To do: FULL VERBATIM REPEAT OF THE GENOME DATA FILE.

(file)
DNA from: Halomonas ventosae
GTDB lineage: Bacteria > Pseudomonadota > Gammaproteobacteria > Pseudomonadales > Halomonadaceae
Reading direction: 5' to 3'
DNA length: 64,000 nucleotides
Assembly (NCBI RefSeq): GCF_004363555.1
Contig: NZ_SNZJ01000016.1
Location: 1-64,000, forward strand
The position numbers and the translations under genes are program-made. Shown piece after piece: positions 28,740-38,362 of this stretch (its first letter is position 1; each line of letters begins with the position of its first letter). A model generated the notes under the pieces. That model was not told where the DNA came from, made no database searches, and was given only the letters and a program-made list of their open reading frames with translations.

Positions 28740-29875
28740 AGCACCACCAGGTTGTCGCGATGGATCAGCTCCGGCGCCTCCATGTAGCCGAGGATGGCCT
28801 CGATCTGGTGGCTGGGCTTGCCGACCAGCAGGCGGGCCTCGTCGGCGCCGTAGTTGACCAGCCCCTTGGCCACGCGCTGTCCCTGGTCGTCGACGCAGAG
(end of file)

DNA from: Halomonas ventosae
GTDB lineage: Bacteria > Pseudomonadota > Gammaproteobacteria > Pseudomonadales > Halomonadaceae
Reading direction: 5' to 3'
DNA length: 64,000 nucleotides
Assembly (NCBI RefSeq): GCF_004363555.1
Contig: NZ_SNZJ01000016.1
Location: 1-64,000, forward strand
The position numbers and the translations under genes are program-made. Shown piece after piece: positions 28,740-38,362 of this stretch (its first letter is position 1; each line of letters begins with the position of its first letter). A model generated the notes under the pieces. That model was not told where the DNA came from, made no database searches, and was given only the letters and a program-made list of their open reading frames with translations.

Positions 28740-29875
28740 AGCACCACCAGGTTGTCGCGATGGATCAGCTCCGGCGCCTCCATGTAGCCGAGGATGGCCT
28801 CGATCTGGTGGCTGGGCTTGCCGACCAGCAGGCGGGCCTCGTCGGCGCCGTAGTTGACCAGCCCCTTGGCCACGCGCTGTCCCTGGTCGTCGACGCAGAG